A step-by-step guide to learn how to open a jar with a tight lid. It also includes a simple explanation about why jar lids tend to get stuck.
Things like pickles and jam are commonly stored inside glass jars. Glass jars are very useful and you can reuse them for different purposes. Also, you can easily disinfect them with a boiling water bath. Therefore, many food companies prefer glass jars to store and distribute their products.
However, glass jars have a big con. The lid tends to get stuck. The bigger the lid, the more difficult it’s to remove. Fortunately, you don’t need to break the glass when this happens. In fact, there are many ways to remove a lid in an easy and fast way.
In this DIY guide you’ll learn seven different methods. That way, a stuck lid will never be a problem for you again.
Why Do Jar Lids Get Stuck?
This phenomenon has a scientific explanation. During the pasteurization process, glass jars are immersed in boiling water. The increasing temperature of the jar content increases the internal pressure. At this point, air is expelled from inside the jar.
Then, when pasteurization ends, the air pressure inside the jar is lower compared to the external pressure. So, the air from the outside exerts a greater force on the lid than the air inside. That’s why it’s so difficult to open a vacuum sealed lid.
Another common cause of stuck lids is accumulation of food around the thread. Usually, sweet foods like jam and ketchup cause this effect. In this case it isn’t necessary to break the suction seal. You just need to submerge the lid in hot water to dissolve the debris.
DIY Guide to Open Jar with Tight Lid
There are many ways to open a jar with a tight lid. All of these procedures are quite simple and you can execute them with household items. Here’s what you have to do:
First of all, take a butter knife and hit the border of the lid with its tip. The impacts around or the lid will help loosen it. Be careful not to apply too much force so as not to break the jar.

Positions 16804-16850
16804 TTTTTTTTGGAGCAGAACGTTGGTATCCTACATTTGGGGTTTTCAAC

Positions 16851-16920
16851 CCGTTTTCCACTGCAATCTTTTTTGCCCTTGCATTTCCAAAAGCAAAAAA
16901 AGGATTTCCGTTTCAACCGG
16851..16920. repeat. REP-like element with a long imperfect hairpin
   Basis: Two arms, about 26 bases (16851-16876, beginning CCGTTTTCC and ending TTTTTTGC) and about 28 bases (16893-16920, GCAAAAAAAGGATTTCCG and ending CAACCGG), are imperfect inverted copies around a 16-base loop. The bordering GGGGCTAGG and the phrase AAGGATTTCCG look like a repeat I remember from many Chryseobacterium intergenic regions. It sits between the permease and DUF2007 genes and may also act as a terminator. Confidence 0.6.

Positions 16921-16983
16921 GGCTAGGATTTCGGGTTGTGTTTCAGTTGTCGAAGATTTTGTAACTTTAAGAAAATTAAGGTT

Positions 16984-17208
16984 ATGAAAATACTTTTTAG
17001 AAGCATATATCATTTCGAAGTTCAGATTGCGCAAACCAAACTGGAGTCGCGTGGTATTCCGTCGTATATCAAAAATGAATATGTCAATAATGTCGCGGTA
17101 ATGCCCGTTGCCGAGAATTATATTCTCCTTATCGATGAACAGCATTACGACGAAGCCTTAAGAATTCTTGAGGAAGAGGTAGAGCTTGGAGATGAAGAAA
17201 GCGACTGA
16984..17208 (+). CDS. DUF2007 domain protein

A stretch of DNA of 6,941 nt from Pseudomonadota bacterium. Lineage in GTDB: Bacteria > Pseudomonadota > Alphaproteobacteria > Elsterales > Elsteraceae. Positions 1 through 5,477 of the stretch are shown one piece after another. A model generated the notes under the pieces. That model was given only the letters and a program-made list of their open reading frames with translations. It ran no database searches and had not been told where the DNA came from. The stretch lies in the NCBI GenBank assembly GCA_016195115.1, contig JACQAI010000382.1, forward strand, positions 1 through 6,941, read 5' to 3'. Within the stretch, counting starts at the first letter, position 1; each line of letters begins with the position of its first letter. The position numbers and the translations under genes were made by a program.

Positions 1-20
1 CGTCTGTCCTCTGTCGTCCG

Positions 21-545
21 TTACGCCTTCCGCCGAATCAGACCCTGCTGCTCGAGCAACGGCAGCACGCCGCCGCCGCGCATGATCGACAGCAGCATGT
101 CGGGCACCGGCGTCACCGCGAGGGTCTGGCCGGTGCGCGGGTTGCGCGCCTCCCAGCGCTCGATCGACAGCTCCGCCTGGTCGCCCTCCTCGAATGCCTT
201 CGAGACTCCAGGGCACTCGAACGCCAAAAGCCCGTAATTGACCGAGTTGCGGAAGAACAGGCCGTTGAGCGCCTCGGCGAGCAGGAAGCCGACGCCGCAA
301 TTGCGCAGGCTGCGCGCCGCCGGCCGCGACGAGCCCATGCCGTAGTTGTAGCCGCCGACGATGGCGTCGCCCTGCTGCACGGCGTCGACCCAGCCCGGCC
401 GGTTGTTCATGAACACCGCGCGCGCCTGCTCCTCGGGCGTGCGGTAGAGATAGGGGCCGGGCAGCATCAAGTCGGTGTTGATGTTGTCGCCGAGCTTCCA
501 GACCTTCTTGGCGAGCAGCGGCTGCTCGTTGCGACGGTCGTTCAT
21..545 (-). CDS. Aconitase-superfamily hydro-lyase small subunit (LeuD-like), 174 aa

Put on a pair of rubber gloves to open the jar. The extra grip the rubber gives will prevent your hand from slipping around the lid. That means fewer failed attempts and a higher chance of success.
If you don’t have rubber gloves, you can also use a damp cloth to increase friction. Be careful not to add too much water. In that case, the water would work as a lubricant.
If method 1 doesn’t work, put the jar upside down and submerge the lid in 1-inch of hot water. Wait a couple of minutes and then start hitting the lid with the butter knife. At this point, the lid should move more easily.
You can also use wide rubber bands to increase friction between your hands and the jar surface. Just place one band around the lid and other on the middle on the flask. Then, support both hands on the rubber-covered areas. You can add as many bands as you want to get the required grip.
Put a piece of rubberized shelf liner between your hands and the jar. Make sure the liner completely covers your skin. That way, your sweat won’t touch the jar surface, reducing the risk of slip.
Hit the bottom of the jar hard with one hand. This will help push the air inside the jar towards the lid. If you’re lucky, the exerted pressure will break the suction seal, releasing the lid. When this happens, it’s common to hear a snap on the lid.
As you can see, you don’t need too strong hands to remove a stuck lid. The secret is to increase the friction to break the seal. Hitting the lid can work too. Just open an air entrance to loosen it.
Before applying these methods, make sure to take some security measures. Glass jars may break very easily and cut your hands. Therefore, don’t apply too much pressure if you don’t get good results.
In case none of these methods work, pierce the lid with a knife to let air in. Then open the jar and store its content in another sterilized container.